In July 2010, they finally had their Grand Opening and now offer a full restaurant, where they serve healthy homemade breakfasts and lunches with a focus on organic local food. “We needed a place for our bookstore and we thought we would just have a small café. But suddenly it turned into serving seared salmon and tenderloin dinners. The choices started to grow and grow,” Tamara told me. But they never thought they would have so much trouble finding staff to help them, so they had to learn how to do a lot of the day to day operations themselves. It’s pretty much the two of them running the show. At one point they were open 7 days a week, but it was really tough and they were burnt out. So they started opening Wednesday-Friday, 11-4, Friday and Saturday 9-6, and Sunday 9-5. They did special events in the evenings too. But the problem was always getting staff to work for them. They need at least two people running the kitchen. They had chefs before, but they haven’t worked out. “I hadn’t been in the food industry, but I always cooked. So I ended up taking over the kitchen. It’s really been the Peter and Tamara show. I have to be the one to answer questions about the books, so I’m always running out from the kitchen to handle that. Peter has become quite the chef, so I proposed he become the head chef,” Tamara laughed.
When I asked the couple about how they advertised their bookstore and café after it opened, they both said, “word of mouth.” “In Newmarket we had a population of a million people within a 10 minute transit, but clearly we don’t have that here,” Peter said. They did some radio spots, and some articles were written about them. “There are so many things to do in this area too. So many people make it a destination to visit the bookstore and then tour on. There was a couple that drove here all the way from Sudbury as a day trip. They drove here, bought a couple boxes of books and stayed for supper and then drove home,” said Tamara.
While the couple brought most of the books to the Mill, they’ve also got rid of a lot of stuff, and have since bought a lot to add to her collection.
They are maxing out on space, so they are having to be selective about what goes on the shelves. The sales come from a mix of rare books and just regular stuff you would find anywhere. If someone is looking for something specifically Tamara will have an idea where it is. She’s the lover of books and would rather spend her days just focussed on that part of the business.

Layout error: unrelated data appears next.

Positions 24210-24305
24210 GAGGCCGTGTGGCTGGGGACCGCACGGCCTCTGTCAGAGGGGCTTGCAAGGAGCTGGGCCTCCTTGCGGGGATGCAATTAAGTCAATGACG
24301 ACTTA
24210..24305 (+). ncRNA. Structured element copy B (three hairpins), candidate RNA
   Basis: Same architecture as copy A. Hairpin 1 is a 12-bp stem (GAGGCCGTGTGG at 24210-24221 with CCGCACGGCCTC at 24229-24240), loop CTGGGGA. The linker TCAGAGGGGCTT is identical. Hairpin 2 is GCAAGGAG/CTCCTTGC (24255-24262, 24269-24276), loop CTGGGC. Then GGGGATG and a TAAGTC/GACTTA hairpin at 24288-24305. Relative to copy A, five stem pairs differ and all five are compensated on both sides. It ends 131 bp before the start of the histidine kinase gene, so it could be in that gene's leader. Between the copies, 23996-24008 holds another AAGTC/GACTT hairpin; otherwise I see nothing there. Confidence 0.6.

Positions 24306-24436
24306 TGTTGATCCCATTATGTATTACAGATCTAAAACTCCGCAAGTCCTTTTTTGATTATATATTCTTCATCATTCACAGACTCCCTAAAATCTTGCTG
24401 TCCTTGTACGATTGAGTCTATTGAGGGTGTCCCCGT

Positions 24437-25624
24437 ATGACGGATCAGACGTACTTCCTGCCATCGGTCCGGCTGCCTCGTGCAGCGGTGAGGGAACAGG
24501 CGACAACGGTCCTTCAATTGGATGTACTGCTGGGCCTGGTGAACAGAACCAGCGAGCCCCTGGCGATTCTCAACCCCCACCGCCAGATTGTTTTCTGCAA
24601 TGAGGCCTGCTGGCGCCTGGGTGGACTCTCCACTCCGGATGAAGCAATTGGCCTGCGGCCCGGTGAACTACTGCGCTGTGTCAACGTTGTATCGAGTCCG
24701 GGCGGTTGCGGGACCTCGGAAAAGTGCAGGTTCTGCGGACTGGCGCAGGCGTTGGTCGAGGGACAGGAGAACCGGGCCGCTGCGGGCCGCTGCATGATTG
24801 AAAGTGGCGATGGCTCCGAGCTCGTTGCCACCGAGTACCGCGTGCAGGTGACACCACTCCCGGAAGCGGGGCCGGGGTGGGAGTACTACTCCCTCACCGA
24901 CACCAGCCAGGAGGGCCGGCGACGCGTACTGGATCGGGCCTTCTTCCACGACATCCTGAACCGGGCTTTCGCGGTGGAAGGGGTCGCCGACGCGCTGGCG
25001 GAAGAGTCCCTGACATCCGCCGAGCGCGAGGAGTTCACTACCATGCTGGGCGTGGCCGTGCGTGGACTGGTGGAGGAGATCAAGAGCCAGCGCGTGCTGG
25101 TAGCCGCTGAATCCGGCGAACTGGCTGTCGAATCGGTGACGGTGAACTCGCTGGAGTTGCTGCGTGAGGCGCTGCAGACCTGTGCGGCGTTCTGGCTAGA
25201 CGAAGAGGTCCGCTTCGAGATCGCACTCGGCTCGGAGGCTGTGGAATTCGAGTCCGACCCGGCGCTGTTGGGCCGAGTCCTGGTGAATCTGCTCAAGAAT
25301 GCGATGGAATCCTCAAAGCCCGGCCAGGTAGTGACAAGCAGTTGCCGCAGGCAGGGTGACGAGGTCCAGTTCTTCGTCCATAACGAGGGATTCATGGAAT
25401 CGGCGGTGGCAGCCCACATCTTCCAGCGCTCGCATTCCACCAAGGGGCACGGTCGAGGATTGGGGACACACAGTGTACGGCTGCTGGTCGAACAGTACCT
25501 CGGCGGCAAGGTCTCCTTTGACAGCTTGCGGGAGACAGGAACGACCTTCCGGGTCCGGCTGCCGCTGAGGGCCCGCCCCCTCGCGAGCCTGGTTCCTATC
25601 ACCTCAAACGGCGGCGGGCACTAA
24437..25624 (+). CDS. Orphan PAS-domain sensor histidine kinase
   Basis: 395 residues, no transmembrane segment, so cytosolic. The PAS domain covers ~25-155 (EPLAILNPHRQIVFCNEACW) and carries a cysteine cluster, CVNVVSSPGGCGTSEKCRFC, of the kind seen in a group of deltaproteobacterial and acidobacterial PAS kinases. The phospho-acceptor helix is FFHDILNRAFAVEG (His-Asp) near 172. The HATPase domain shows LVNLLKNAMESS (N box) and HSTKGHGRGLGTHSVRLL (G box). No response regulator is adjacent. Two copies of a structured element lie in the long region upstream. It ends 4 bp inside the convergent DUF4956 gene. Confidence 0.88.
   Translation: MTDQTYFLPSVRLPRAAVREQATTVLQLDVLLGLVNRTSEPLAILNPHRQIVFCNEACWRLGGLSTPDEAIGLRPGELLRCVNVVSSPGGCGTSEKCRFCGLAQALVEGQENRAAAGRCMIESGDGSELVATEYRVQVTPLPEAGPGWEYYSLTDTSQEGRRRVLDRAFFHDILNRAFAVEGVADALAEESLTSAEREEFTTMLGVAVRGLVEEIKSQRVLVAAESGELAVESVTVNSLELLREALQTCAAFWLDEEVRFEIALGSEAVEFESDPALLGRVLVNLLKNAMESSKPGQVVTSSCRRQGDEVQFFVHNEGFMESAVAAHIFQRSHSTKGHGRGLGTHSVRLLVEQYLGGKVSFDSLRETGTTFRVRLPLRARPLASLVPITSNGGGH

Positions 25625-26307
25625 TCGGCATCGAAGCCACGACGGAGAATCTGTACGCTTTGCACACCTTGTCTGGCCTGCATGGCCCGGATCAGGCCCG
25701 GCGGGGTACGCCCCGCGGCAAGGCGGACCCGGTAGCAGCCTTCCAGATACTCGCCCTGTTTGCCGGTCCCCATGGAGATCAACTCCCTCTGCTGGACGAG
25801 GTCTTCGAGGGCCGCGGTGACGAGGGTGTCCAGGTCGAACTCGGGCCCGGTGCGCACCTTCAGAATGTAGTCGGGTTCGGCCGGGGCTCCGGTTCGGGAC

Tamara talks fondly about their decision to live out their days at the mill, but laughs that it was always Peter’s idea to leave the city for a quieter pace of life. But it’s so hard for the two of them to keep up to everything at the Mill and at their home, because the properties require so much work.
The couple has four kids who have never been interested in the business. They hate the bookstore. Tamara laughs, saying, “It’s probably because we made them work here for years for free.” Her dream is to one day sell the Mill to a young couple who will love it and make it their own. It’s her wish that someone would keep it going as is. They’ve put so much work into growing the place into what stands strong and majestic today, that she just wants it to one day find a good home. They aren’t going to do it forever. In their early 60’s, Tamara knows that one day not too far down the road, they will want to retire.
Now that the Mill is a turn-key operation, I ponder what will happen with this beautiful, archaic building during these uncertain times. Thankfully Tamara and Peter are mortgage-free and can hopefully weather the storm that has become a reality in 2020. If they were making mortgage payments, they admitted they would be dead in the water. Tamara has seized the opportunity to drag out books from under the staircase and hidden away in nooks, so she could price them and get them on the shelves. She admits to getting so much done during the time they’ve been shut down. Peter even has the time now to do all the little things like cleaning the light fixtures.
Williamsford is really a stretch of highway about 100 yards long.
Who would imagine such a gem hidden away in such an area?
But sometimes you find the most unique places to explore in the most chance happenings.
You should really take a drive one day to see it for yourself.
So as you can imagine for a book lover like myself, the temptation to fall in love with the Mill was alluring. I could imagine spending my days engulfed in the scent of old and new pages, and mingling with people from all walks of life, with their own fascinating story of what brought them to the bookstore. My imagination has been wandering since I spoke with Tamara and Peter. They followed their dreams and had the ambition to stay the course, even being faced with some of the toughest challenges. They built something incredible with their bare hands, and their life savings. Who knows what will become of the Mill in the next 100 years, but I certainly hope someone as passionate as Tamara and Peter will carry on the legacy of what they created together.
To visit the bookstore and café website: www.greatbooks.ca